#3: We Can Learn from the Early Use Cases, but Standardization is Needed
ScottMadden explored three use-cases to identify how companies have paired renewable energy with enabling technologies to give generation assets a competitive advantage:
- Hawaii, which has a 100 percent renewable portfolio standard, adopted innovative power purchase agreements (PPA) using fixed payments with variable components to maximize the value of generating resources by increasing the flexibility necessary to improve dispatchability.
- Earlier this year, First Solar beat out natural gas peaker plants in Arizona with a solar-plus-storage bid. This bid was based on a model that showed a stand-alone solar plant had a capacity factor of 50 percent over a five-hour target evening peak period, whereas a solar plant coupled with four hours of energy storage had a 98 percent capacity factor over the same timeframe.
- A microgrid on Ocracoke Island in North Carolina was able to effectively island and provide power to most residents when transmission lines delivering power to the island failed in August 2017.
These three use-cases show how customers are finding innovative ways to unlock value through smart and integrated energy systems. However, despite success among early adopters, the financing behind integrated projects (renewables, storage, energy efficiency, demand response) may lag in development until financing structures are standardized, such as PPA contracts for renewable energy.
#4: Diverse Financing Structures are Essential to Reduce Risk and Grow the Market
The last session of ACORE’s executive meeting explored a variety of financing options that may help customers more easily procure distributed renewable energy systems. By making financing options more standardized and straightforward, project risk for integrated systems can be mitigated, and subsequently become more attractive to a larger pool of investors.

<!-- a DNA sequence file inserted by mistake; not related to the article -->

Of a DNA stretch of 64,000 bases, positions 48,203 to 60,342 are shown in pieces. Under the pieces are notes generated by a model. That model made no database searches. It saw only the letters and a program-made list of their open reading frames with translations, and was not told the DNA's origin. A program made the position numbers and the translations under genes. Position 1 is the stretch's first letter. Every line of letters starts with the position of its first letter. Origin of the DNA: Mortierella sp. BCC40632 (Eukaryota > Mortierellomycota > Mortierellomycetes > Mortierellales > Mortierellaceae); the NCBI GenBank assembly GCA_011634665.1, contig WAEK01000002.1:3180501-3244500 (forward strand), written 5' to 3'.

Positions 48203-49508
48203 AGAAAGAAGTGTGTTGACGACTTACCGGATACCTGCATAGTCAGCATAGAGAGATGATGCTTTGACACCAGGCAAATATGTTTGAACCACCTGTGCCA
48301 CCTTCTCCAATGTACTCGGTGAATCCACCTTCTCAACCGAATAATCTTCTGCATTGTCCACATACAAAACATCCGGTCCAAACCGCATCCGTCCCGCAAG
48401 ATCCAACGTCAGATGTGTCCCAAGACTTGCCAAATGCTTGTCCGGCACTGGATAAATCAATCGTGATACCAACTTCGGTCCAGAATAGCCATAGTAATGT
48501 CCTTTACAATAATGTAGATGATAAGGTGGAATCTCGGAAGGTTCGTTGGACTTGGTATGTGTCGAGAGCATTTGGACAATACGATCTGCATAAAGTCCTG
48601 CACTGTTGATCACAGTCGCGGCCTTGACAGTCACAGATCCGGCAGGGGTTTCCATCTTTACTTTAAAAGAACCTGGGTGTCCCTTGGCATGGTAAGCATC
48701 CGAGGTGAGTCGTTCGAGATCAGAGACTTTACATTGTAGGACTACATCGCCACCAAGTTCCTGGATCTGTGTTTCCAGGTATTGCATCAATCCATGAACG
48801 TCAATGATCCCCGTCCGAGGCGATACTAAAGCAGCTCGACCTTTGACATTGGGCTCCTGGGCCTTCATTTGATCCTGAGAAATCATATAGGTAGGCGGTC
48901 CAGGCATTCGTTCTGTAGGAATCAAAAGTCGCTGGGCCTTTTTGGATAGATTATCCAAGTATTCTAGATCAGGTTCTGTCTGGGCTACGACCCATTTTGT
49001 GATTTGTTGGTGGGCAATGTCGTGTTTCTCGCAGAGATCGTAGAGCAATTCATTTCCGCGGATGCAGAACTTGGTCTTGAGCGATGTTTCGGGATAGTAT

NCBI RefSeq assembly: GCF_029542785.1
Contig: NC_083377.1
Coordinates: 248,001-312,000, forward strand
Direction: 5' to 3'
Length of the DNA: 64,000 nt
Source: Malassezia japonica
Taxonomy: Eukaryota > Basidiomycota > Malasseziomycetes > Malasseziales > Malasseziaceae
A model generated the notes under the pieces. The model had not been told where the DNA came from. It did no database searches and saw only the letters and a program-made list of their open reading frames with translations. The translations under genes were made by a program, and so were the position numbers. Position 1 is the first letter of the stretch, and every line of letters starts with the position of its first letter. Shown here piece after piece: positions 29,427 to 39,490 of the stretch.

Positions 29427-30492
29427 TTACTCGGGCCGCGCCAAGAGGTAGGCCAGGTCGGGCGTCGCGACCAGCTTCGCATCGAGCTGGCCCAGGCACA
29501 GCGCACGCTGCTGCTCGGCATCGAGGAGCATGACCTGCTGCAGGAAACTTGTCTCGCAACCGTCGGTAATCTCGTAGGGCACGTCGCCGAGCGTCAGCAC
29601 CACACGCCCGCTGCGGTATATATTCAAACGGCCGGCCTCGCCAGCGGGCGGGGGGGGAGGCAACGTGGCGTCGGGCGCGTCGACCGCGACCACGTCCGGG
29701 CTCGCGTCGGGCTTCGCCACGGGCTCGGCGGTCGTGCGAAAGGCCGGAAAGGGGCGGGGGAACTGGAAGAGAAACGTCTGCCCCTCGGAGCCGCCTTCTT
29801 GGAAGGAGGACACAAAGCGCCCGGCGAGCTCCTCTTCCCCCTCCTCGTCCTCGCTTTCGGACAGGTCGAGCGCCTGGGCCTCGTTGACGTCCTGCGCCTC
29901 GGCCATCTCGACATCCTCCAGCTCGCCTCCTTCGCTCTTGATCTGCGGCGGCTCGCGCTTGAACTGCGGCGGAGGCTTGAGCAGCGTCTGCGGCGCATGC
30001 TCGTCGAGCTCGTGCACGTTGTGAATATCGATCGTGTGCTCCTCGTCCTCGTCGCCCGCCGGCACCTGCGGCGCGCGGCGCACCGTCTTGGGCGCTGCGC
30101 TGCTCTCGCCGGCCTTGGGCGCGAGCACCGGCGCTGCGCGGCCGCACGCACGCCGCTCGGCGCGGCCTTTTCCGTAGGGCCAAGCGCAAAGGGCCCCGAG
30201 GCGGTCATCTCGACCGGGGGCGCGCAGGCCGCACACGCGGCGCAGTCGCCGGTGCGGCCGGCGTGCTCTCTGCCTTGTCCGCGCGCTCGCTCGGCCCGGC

One way to improve the process of financing distributed integrated systems is to utilize energy savings performance contracts (ESPC), which use the energy efficiency savings of an installation to pay for microgrids with enhanced energy security and reliability. On Parris Island, S.C., Ameresco used an ESPC to design, construct and operate a microgrid on a military installation. The goal of this sort of financing mechanism is to bundle the microgrid installation and the operation and maintenance contract into something like a low-risk bond that can achieve steady cash-flows after proving efficiency savings.
Commercial Property Assessed Clean Energy (C-PACE), which allows private property owners to access long-term financing for renewable energy upgrades based on the value of the property, is another novel mechanism that can be used to finance distributed energy systems. While commercial customers traditionally use C-PACE for renewable energy and energy efficiency upgrades, corporate and industrial customers are just beginning to use this financing mechanism for their distributed integrated systems.
As more renewable energy comes online, new market structures are being developed to meet the needs of an ever-evolving grid. To increase deployment in integrated systems, investors will need to become familiar with alternative financing structures that will accurately value new projects. However, solar-plus-storage, wind-plus-storage and other forms of integrated systems are still on the cutting edge of the renewable energy industry. In order to mature the market, additional conversations will be needed with key stakeholders across the industry. Therefore, ACORE plans to continue this conversation, as well as explore other grid modernization issues, at the Renewable Energy Grid Forum on Nov. 8 in San Francisco.